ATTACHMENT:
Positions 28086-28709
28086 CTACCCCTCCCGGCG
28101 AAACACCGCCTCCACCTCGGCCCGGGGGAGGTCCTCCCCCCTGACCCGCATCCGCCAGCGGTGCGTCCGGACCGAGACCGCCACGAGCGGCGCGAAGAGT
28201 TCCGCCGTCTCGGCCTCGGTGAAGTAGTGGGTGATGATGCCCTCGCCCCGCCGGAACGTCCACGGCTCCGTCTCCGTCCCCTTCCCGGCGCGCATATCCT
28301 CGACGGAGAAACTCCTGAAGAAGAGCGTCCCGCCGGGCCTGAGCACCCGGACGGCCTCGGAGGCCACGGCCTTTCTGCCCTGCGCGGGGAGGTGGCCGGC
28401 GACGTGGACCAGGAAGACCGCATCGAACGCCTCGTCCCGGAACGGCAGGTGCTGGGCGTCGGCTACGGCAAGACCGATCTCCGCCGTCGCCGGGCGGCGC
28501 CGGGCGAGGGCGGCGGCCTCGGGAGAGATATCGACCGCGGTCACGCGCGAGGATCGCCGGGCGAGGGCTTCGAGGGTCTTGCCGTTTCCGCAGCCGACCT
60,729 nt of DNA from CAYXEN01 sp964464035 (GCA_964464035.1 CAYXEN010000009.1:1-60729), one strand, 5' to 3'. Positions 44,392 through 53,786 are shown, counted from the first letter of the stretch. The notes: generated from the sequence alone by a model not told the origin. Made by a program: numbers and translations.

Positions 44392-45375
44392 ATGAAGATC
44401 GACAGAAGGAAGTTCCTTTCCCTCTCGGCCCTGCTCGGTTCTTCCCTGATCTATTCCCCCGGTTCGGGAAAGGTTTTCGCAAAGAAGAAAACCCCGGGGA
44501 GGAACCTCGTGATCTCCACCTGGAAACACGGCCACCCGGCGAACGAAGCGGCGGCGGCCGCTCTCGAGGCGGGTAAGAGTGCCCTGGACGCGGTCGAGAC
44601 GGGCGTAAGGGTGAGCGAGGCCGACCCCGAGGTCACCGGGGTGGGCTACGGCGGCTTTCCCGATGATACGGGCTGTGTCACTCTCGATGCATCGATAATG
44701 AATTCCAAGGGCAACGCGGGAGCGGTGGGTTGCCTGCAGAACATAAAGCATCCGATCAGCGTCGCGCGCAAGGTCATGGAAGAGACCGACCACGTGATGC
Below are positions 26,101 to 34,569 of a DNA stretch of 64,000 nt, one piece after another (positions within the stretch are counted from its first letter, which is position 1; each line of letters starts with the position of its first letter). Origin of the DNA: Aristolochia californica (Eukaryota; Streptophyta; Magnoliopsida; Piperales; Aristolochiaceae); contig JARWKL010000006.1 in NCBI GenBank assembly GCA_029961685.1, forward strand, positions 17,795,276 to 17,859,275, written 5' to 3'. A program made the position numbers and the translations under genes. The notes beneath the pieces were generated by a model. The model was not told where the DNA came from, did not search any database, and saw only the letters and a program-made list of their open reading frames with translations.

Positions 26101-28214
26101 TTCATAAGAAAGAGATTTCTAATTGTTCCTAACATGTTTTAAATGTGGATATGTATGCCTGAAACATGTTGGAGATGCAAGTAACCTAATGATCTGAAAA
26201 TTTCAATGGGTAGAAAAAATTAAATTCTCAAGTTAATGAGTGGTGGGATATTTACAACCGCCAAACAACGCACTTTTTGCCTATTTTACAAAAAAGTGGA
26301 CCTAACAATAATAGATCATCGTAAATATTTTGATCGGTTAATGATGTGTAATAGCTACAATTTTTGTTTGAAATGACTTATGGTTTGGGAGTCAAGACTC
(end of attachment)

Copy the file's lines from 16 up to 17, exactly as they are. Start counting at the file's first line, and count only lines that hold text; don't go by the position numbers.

Positions 26101-28214
26101 TTCATAAGAAAGAGATTTCTAATTGTTCCTAACATGTTTTAAATGTGGATATGTATGCCTGAAACATGTTGGAGATGCAAGTAACCTAATGATCTGAAAA